Have you ever browsed crudely drawn deviantART pictures of Sonic the Hedgehog fellating Abraham Lincoln and thought, "Wow, what happened to art? You know, like the classy religious stuff they had back in the Middle Ages and the Renaissance?" Well, we're about to either make you feel better about the current state of art or convince you that it's always been full of perverse nightmare fuel. If you browse through artwork from centuries ago, you will see that ...
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That's right. This is not a Photoshop:
Josefa de Obidos
Sometimes Jesus would turn it into grape juice just to mess with people.
You would think that there wouldn't be enough bandwidth on the Internet to sufficiently explain that image in a way that lets it make sense, but we'll try. Keep in mind, religious artwork doesn't necessarily have to be influenced directly by the Bible. Sometimes it can be based on legends and folklore while still remaining true to the fundamentals of church art, like being as uncomfortably wacky as possible. Case in point: the legend of St. Bernard of Clairvaux.
The patron saint of Rule 34.
There are two versions of the St. Bernard legend, both of which concern Bernard receiving a vision where he gets to sample breast milk from the Virgin Mary, whose impressive aim has been seriously downplayed in the Scripture. One version of the legend claims that the Virgin Mary let Bernard sample her milk to show him that she's humanity's mother and can totally put in a good word with Jesus, so we should probably pray to her, too. In the other version, the milk was meant to impart the heavenly wisdom of God, but this version also plays heavily on the motif of motherhood.
The original MILF (mother imparting liquid faith).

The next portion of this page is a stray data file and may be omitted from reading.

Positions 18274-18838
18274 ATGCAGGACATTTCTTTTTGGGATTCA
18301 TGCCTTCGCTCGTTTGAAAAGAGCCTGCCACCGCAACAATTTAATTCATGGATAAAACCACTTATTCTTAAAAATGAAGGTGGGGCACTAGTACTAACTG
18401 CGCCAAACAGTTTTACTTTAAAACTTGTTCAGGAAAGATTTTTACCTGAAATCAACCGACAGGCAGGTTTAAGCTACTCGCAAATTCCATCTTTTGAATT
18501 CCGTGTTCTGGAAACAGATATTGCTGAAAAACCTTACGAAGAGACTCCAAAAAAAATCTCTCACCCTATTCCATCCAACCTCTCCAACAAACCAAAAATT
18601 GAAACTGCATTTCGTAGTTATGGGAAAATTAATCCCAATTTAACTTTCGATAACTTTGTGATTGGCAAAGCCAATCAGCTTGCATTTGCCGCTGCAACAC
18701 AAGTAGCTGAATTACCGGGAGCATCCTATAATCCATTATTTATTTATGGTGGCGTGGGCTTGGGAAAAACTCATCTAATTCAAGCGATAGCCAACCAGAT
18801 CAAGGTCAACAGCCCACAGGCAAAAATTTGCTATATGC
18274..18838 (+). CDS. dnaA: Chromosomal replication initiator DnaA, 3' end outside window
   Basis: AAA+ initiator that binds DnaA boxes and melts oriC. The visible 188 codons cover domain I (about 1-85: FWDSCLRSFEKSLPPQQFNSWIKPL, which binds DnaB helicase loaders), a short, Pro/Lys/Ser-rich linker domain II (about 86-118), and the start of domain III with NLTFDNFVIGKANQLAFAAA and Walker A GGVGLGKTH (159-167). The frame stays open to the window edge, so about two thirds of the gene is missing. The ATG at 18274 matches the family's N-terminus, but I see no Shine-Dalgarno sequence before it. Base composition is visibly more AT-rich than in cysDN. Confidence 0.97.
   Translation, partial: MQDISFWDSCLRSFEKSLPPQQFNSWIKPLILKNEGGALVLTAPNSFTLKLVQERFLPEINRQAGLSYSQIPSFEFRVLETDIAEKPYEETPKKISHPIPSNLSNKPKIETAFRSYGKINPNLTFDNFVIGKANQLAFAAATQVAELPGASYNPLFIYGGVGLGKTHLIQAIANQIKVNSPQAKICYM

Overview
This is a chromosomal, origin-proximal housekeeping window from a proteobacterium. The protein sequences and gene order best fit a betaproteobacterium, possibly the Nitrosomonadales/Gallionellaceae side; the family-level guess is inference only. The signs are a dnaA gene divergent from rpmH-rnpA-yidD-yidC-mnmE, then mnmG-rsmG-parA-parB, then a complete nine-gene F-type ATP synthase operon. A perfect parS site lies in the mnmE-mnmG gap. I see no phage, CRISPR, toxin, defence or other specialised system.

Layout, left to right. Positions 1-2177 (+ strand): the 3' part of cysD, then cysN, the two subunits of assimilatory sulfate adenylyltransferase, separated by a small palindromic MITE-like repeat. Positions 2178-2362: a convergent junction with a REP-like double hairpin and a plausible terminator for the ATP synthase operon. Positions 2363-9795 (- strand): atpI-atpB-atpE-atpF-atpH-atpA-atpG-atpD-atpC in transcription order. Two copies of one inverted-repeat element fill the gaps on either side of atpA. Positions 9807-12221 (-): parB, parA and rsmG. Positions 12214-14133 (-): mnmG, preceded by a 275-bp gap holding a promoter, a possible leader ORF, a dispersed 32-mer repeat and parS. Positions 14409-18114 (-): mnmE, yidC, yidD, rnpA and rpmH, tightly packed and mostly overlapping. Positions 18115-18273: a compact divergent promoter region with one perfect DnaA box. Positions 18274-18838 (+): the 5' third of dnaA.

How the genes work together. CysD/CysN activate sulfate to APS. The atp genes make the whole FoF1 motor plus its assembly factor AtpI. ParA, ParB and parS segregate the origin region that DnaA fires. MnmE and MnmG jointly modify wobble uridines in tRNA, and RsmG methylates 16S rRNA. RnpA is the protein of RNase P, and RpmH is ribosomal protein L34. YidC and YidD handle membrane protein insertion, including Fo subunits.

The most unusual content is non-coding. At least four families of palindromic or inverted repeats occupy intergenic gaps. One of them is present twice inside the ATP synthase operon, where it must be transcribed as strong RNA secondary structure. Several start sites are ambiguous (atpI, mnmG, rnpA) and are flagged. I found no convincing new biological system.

It's not exactly that complicated of a theme. Mary is supposed to be the mother of God, and mothers breast-feed, so anything to do with breast milk will instantly have "motherhood" written all over it. As for why she had to be cartoonishly squirting the milk at Bernard from 5 feet away, well ... for one, it allowed both parties to maintain a respectful distance from one another, because these are two adult virgins we're talking about. There is church protocol to be followed! Good taste and morality have to be considered, and ...
"The Vision of St. Bernard" remained a popular theme throughout Europe until the Council of Trent brought the fun and games to an end after someone realized that artists were basically painting one guy's wet-but-not-in-that-sense dream.
Just like that time your mom opened your computer folder marked "Biology Homework."
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We're going to go out on a limb and say that no human has appeared in more paintings than Jesus. But if you're browsing an art gallery, you'll start to notice something very, very strange -- people gathering around the baby Jesus and grabbing his penis:
"Bad touch! Bad touch!"
Wow, OK. Not to be insensitive or anything, but this picture kinda looks like Exhibit A from a CPS custody trial. But of course that's just us being our typical immature selves. That's his mother, right? She's allowed to do that. But this is a whole genre of painting, and there's more to it. Notice the strangers in the picture, staring at his junk? Yeah, we cropped the picture -- here's the full crowd:
"Hey, paint a picture, it'll last longer."
Here's another one -- the guy on the left is literally pointing at the baby wiener and glancing at the viewer, as if to say, "Check it, bro."
Giving birth to a tradition that continues in Catholic churches to this very day.